Final U.S. Economic Stimulus Program Approved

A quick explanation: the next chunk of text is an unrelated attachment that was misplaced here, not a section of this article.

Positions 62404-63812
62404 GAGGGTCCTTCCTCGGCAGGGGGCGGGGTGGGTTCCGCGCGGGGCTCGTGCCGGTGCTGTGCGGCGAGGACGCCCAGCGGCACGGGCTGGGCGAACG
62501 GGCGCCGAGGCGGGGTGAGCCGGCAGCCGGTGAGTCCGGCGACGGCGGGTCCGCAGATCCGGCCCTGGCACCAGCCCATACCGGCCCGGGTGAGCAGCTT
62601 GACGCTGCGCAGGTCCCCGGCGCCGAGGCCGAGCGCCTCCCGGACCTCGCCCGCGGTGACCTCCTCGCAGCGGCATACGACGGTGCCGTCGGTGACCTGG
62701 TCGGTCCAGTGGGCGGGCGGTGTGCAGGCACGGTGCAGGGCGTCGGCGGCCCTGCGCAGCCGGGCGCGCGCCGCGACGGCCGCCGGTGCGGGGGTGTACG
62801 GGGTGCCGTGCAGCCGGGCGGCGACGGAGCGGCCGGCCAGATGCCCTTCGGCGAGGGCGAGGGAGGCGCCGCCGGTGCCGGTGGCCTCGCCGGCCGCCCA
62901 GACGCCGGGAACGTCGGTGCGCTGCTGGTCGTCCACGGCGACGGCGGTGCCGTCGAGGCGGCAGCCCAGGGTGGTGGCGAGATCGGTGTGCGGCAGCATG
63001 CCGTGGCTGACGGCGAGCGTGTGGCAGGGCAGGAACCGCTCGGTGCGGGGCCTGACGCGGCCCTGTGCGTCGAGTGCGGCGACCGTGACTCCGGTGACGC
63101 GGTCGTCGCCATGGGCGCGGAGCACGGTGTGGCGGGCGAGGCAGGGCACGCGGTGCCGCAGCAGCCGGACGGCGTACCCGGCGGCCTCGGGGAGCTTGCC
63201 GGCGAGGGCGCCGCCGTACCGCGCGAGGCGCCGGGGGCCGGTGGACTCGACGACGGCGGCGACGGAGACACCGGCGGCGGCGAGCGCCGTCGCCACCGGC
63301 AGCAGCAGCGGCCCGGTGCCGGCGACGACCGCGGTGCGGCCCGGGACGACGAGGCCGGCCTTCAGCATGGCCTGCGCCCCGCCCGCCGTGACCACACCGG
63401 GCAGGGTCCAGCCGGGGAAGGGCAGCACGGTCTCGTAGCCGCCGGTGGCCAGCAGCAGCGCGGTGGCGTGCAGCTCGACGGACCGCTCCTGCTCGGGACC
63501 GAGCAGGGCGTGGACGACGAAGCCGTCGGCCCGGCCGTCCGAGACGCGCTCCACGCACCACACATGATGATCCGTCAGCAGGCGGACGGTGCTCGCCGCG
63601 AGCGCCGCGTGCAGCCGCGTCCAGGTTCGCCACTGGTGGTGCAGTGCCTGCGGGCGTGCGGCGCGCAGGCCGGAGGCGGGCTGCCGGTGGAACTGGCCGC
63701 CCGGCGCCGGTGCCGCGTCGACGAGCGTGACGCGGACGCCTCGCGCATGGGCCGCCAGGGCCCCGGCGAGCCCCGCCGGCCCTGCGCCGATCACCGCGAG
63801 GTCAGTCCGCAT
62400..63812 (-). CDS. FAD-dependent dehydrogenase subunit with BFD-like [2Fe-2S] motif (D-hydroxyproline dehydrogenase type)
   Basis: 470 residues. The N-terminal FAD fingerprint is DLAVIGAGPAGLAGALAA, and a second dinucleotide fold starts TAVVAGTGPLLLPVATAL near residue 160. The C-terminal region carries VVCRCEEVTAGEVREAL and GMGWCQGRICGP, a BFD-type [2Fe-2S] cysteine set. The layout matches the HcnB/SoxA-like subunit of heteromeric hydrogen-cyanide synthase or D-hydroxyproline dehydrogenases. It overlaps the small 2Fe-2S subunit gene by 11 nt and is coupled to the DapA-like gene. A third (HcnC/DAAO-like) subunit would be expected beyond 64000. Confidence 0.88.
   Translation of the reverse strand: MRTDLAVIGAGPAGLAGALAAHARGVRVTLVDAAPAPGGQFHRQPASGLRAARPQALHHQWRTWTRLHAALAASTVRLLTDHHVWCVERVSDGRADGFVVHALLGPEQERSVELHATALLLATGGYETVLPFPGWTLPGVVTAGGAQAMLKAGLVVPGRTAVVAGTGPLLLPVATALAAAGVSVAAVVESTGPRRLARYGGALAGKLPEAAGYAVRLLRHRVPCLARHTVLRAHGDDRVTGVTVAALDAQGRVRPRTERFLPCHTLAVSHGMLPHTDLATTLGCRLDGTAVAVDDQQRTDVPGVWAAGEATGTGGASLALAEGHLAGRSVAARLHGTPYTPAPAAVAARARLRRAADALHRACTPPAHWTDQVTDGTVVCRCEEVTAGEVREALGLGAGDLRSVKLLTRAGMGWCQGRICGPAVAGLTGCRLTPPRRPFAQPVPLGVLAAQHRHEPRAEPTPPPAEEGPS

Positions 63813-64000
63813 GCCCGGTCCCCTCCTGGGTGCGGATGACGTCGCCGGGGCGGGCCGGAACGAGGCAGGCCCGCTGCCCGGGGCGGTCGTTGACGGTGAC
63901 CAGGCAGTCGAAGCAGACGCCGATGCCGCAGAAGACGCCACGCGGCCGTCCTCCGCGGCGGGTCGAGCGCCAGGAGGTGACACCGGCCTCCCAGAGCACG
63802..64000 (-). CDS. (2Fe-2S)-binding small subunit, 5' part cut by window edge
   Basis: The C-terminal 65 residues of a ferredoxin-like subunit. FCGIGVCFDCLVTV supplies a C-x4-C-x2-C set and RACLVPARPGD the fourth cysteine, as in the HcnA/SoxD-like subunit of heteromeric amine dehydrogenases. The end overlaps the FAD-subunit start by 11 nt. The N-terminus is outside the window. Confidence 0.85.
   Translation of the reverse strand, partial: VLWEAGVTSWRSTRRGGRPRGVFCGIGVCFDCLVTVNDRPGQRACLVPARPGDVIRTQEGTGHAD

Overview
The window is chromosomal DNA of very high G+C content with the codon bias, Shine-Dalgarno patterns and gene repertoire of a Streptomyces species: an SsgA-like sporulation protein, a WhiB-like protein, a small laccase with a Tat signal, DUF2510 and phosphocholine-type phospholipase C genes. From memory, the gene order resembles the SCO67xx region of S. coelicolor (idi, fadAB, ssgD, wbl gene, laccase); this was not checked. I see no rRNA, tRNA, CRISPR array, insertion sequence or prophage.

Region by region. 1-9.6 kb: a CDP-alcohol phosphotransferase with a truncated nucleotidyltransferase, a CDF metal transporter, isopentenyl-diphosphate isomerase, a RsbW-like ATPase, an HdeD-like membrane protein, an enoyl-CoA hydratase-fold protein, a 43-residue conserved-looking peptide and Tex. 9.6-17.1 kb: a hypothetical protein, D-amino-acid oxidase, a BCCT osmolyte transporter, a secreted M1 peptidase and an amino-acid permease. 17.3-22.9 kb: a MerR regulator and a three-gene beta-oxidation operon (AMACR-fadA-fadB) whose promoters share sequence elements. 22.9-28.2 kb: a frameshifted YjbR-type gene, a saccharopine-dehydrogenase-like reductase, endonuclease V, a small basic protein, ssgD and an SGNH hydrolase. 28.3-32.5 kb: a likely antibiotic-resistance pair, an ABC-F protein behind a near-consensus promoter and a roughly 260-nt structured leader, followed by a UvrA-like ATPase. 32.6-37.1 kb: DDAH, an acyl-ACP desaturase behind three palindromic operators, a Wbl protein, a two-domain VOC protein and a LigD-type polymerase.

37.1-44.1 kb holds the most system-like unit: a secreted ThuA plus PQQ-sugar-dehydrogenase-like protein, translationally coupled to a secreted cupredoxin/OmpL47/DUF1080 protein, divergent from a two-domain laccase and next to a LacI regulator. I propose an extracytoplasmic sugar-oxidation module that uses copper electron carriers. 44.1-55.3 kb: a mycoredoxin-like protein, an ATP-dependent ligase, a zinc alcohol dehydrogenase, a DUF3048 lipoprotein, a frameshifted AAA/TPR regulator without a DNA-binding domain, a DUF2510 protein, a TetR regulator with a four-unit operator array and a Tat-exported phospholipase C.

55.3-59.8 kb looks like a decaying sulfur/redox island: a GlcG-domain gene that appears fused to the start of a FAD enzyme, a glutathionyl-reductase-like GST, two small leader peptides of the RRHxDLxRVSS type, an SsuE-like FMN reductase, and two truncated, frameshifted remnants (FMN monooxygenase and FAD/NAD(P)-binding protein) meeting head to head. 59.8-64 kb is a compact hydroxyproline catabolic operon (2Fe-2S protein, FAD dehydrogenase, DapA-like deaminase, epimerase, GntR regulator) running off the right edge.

Washington, D.C.–Congress approved a $168 billion economic stimulus plan, including taxpayer rebates and business tax breaks, on Thursday, The New York Times reports.The stimulus plan contains several provisions to help the housing market, including increasing Fannie Mae and Freddie Mac’s home loan limits for a year to help homeowners refinance or get new mortgages in costly housing markets. The new limits for the government-sponsored finance organizations will be tailored to local markets. The cap for loans the Federal Housing administration can insure also was raised.The stimulus plan was extremely similar to the one passed last week by the House, despite a partisan debate over how much the plan should cost. The Senate’s plan–which added a stipulation that the rebate would not be offered to illegal immigrants and put in payments for 20 million Social Security recipients and 250,000 disabled veterans–was $7 billion more than the House proposal.The House quickly accepted the Senate changes with a vote of 380 to 34. The bill is now at the White House, awaiting the president’s signature. Over two years, the plan will cost $168 billion and is expected to add $152 billion to the economy this year, according to Times.Through the plan, taxpayers will receive rebates of up to $600 for individuals and up to $1,200 for couples filing jointly. Families will also receive $300 per child; the plan also includes a payment of at least $300 for individuals who pay less than $300 in income taxes.Individuals with adjusted gross incomes that are more than $75,000 and couples making more than $150,000 will receive reduced rebates. The plan’s business tax incentives include expense write-offs of $250,000. Checks are expected to be in the mail in early May, according to the Treasury Department.Democrats said this week they would separately proceed with a bill to offer housing market-related help, which would include bonds that would allow states to help homeowners facing foreclosure.